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Wednesday, 6 January 2010

More on that Angora cat

From the IPKat's old friend, the much-admired and highly original Mario Franzosi, comes this delicious little confection -- which has greatly amused him. The starting-point for this little essay is a dictum of Lord Justice Jacob (noted by the IPKat here) in European Central Bank v DSS [2008] EWCA Civ 192 to this effect:

"[This litigation] illustrates yet again the need for a one-stop patent shop (with a ground floor department for first instance and a first floor department for second instance) for those who have Europe-wide businesses. The case illustrates another point too: Kitchin J records at [88] that "the positions adopted by DSS before this Court and the CFI are radically different." As he went on to say:

This case therefore seems to me to be a very powerful illustration of why it is desirable to try infringement and validity issues together, where at all possible. If they are tried separately it is all too easy for the patentee to argue for a narrow interpretation of his claim when defending it but an expansive interpretation when asserting infringement.

Professor Mario Franzosi likens a patentee to an Angora cat. When validity is challenged, the patentee says his patent is very small: the cat with its fur smoothed down, cuddly and sleepy. But when the patentee goes on the attack, the fur bristles, the cat is twice the size with teeth bared and eyes ablaze".
Now, says Professor Franzosi,
"When a patent applicant is confronted with the objection of the office that the claim is too broad, he or she (he, once and for all) says that in reality, from the body of the patent, it is absolutely clear that the term has to be understood in a narrow sense. For instance the word "purified" means, he would argue, "purified at 95.33 x 100 or higher", as it appears from the description. So he is able to obtain the patent, with such a broad term.
When it comes to infringement, the patentee would attack a poor infringer (infringers are always poor, so they have all my sympathy) that purifies at 80 x 100, saying that one cannot read unnecessarily limitations into the claims. Since, as Neuberger (judge, as he was) said (I believe in the erythropoietin case, Kirin Amgen) that "life is too short to consider the file history", his argument may fly.
This is the same story that applies to Angora cats (hence, the title). This is the recipe:

1. Take an Angora cat, preferably female (hereinafter, "she-cat"), preferably white, aged 40 to 60 years or higher, colour of eyes: irrelevant (but, if available, one blue; the remaining 3 should be red, yellow and grey, and any combination thereof).

2. Measure the size of the she-cat (of course, in all 5 directions) with a Peabody width-caliber S 22 AA (once in Upssala an old professor in the audience interrupted me and said: "we do not have a Peabody S 22 AA". I replied: "nonsense! Do not create unnecessary difficulties! Use a Peabody S 22 B, instead!").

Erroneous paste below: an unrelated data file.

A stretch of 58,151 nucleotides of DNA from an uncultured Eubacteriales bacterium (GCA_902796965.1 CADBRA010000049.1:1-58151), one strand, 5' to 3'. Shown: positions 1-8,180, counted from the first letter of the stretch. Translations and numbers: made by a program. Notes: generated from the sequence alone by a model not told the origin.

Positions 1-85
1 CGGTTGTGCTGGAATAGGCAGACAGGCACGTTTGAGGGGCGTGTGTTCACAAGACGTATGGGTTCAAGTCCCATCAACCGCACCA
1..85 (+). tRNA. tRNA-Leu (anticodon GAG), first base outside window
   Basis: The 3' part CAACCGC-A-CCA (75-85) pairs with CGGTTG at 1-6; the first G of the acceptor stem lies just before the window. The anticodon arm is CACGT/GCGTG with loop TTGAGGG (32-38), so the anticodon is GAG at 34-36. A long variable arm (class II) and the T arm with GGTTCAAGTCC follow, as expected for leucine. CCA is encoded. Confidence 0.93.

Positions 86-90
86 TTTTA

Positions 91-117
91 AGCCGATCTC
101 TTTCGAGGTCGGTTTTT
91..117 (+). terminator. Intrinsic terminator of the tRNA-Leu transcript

3. Drop the she-cat into a container that contains (if not, what is the use of containers?) 5 pints (litres, for some other countries) of water. Temperature of water, 22 degrees (I do not remember whether celsius or fahrenheit: one or the other. Preferably, both). If the water freezes, break ice with hammer toefl 66/3KK or equivalent. Keep she-cat in water for 43 seconds or longer. Extract (with a Mausolino manoeuvre).

4. Measure the wet she-cat with the same Peabody apparatus (Vorrichtung, in German: it is an indispensable word for patent people [the IPKat believes this to be the German for 'widget']. Germans have plenty of Vorrichtungen. If you do not have Vorrichtungen, change profession). Repeat the operation 2.6 times (or twice and a quarter).

5. Compare the figures you got under 2, above, with the figures you got under 4, above (by the way: if it is "under" why it is "above"?). You will see that the size of the she-cat as taken under 4 (above) is 35 x 100 (+/- 22 x 100) of the size under 2 (above).

The ANGORA CAT argument shows that a patent can be broad or narrow, depending - now you know!! -whether the patent is wet or dry.

P.S. I forgot to say. It is almost inevitable that you will be scratched when performing the operation under 3 (above, as usual). Don't panic: it is mostly curable. Deaths following infection are recorded in 37 x 100 of instances only (2002 Lancet 456, at 488, 489).
If you want to repeat the experiment more than once, perhaps you may want to wear gloves of the American standard EE33/6F1WW/gloves/R32656.sunflower".
Expanding cat here
Wet cat here
Angoraphobia here


Eric said...

Great recipe! I nearly fell off my chair with laughter. And now I shall try and see if I find the same figures as you do with my neighbour's cat.
By the way, what colour and material should the container be?

Francis Davey said...

I'm impressed that a cat aged 40-60 years has the energy to scratch, or are those cat years?

Anonymous said...

Dropping the she-cat into water reminds me of the wild story on how to bathe a cat: fill a bucket of water with soap and water and mix thoroughly before pouring into the toilet, the lid of said toilet being VERY sturdy. I think I will drop further details before it gets too wild and woolly.

The interesting part is of course getting the cat out and the Mausolino manoeuver is thus very interesting. I dare say many would pay real money to see that one perfomed.

VeryMark said...

Is this any relation to Schrödinger's cat?

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